We see a lot of teams running Power Read concept. Some people call this Power Option, or Inverted Veer, or something else. Whatever you call the play, it’s the old school Power or “Power-O” concept.
What exactly is the Power Read concept? The offensive line is basically blocking Power, except the offense is reading the defensive end instead of kicking him out. If you do this from a 2 back set, the fullback or H-back player can now leak into the alley.
Let’s take a deeper dive into the play, including differences with the traditional power scheme and some clips from Baylor in 2013.
Differences between Traditional Power-O and Power Read
Power read can actually be a slightly different scheme compared to traditional power (besides the read and alley element), as is the case in our example today, because the offense might have more numbers at the point of attack.
This means that the playside combination block is basically a traditional double team depending on the box look from the defense. Versus a 4-2 box, they will stay on the double. If they get a safety creeping up, the tackle can make a call and turn it into a combination block.
The pulling guard is picking up the first wrong colored jersey in the hole. He is traditionally targeting the playside linebacker only. In this case though, he picks up the first threat. Again, you can use calls to help determine this so he can get his eyes on the linebacker as soon as possible.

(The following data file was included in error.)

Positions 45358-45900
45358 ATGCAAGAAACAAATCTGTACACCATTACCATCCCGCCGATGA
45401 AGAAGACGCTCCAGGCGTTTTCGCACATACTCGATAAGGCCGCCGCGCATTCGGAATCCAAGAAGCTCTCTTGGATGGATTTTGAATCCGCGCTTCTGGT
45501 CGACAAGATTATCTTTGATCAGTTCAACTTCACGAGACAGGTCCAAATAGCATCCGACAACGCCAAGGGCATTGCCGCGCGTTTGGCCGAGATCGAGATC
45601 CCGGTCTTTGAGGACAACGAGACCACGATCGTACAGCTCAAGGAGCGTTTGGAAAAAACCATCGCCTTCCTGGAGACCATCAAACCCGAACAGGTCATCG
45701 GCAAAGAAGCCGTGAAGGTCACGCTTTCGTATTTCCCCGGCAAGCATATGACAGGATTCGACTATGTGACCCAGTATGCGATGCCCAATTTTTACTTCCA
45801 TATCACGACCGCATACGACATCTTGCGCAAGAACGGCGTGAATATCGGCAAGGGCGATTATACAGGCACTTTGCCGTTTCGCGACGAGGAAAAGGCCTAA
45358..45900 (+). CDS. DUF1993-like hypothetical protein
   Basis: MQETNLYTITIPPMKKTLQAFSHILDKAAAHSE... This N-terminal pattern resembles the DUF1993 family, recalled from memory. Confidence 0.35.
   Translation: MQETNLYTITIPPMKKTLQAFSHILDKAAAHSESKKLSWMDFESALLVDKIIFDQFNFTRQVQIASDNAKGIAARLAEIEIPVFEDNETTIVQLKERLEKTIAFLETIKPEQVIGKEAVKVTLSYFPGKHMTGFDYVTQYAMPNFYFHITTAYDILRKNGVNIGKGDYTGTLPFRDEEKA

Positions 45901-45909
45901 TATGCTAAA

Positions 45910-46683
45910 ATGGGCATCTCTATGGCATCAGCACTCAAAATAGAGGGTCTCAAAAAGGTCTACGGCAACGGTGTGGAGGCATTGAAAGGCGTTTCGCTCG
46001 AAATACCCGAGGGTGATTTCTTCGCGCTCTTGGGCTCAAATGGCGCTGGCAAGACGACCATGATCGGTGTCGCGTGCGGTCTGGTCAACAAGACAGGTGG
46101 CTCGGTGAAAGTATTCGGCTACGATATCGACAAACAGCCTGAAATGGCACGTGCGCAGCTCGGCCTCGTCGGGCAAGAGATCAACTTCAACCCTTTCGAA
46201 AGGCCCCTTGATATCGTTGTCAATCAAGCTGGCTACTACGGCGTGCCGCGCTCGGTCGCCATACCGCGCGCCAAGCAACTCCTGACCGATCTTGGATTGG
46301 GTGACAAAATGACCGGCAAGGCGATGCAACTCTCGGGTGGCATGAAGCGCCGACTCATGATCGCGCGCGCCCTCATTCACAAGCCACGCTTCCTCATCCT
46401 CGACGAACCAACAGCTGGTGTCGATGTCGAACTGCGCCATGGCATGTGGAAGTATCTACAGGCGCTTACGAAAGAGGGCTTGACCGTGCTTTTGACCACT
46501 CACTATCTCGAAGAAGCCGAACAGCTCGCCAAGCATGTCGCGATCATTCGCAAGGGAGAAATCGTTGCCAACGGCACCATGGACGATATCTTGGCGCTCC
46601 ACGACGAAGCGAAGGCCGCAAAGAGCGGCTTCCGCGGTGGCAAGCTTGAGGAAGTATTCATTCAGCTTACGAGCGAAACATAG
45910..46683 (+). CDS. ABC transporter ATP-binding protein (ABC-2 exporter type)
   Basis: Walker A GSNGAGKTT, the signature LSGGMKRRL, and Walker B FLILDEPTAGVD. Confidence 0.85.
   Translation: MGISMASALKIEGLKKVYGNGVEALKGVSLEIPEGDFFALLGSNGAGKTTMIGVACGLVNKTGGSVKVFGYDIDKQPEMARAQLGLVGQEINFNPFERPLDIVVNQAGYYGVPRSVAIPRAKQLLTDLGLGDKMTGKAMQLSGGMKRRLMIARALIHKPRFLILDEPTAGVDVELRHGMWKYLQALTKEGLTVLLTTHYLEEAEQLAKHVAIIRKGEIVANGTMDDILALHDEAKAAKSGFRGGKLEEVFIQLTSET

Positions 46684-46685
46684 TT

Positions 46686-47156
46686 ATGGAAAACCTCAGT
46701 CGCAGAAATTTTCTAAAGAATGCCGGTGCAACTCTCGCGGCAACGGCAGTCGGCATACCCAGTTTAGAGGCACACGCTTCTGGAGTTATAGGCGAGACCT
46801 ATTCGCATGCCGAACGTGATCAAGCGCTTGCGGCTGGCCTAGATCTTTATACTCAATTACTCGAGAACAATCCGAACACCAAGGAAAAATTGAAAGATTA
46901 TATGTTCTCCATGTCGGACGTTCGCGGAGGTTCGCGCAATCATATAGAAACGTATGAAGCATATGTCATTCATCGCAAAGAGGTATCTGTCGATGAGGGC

The fullback also has a different adjustment. He’s looking to pick up the first wrong colored jersey depending on what the defensive end does. If the defensive end spills the play, telling the QB to give it to the tailback, he wraps into the alley. He keeps his eyes inside. If the playside linebacker comes, he has to get his body on his. He doesn’t need a devastating block. The offense just needs a body on a body.
If the playside linebacker gets caught up or blocked by the pulling guard, the fullback or H-back settles his hips and attacks the safety. He wants to give the runningback a two way cut. Again, all the offense needs is a body on a body.
Ideally, the offense would love to get a great combination block so it can get bodies on all the defenders, minus the read defender. It’s more important though to get movement on a 3 technique.
Adjustments to Power Read for More Success
For disguise, the offense can motion the H-back around or even keep him “stacked” in-front of the tailback. A lot of teams set the 3 technique to the H-back. If this is the case, you lose the combination block at the point of attack, but your playside tackle is working to the weakside linebacker with a terrific angle.
Overall, Power Read is a terrific concept that puts the defense in a bind. If you’re an undercenter team but are lacking at tight end or fullback in regards to the blocking ability, this is a great adjustment. We barely touched on the “nasty” or wide split by the Y or tight end. The defense must figure out if it’s going to treat him as a tight end or a slot receiver. Auburn causes this mayhem a lot, which opens up buck sweep for them. We’ll discuss this in a later post.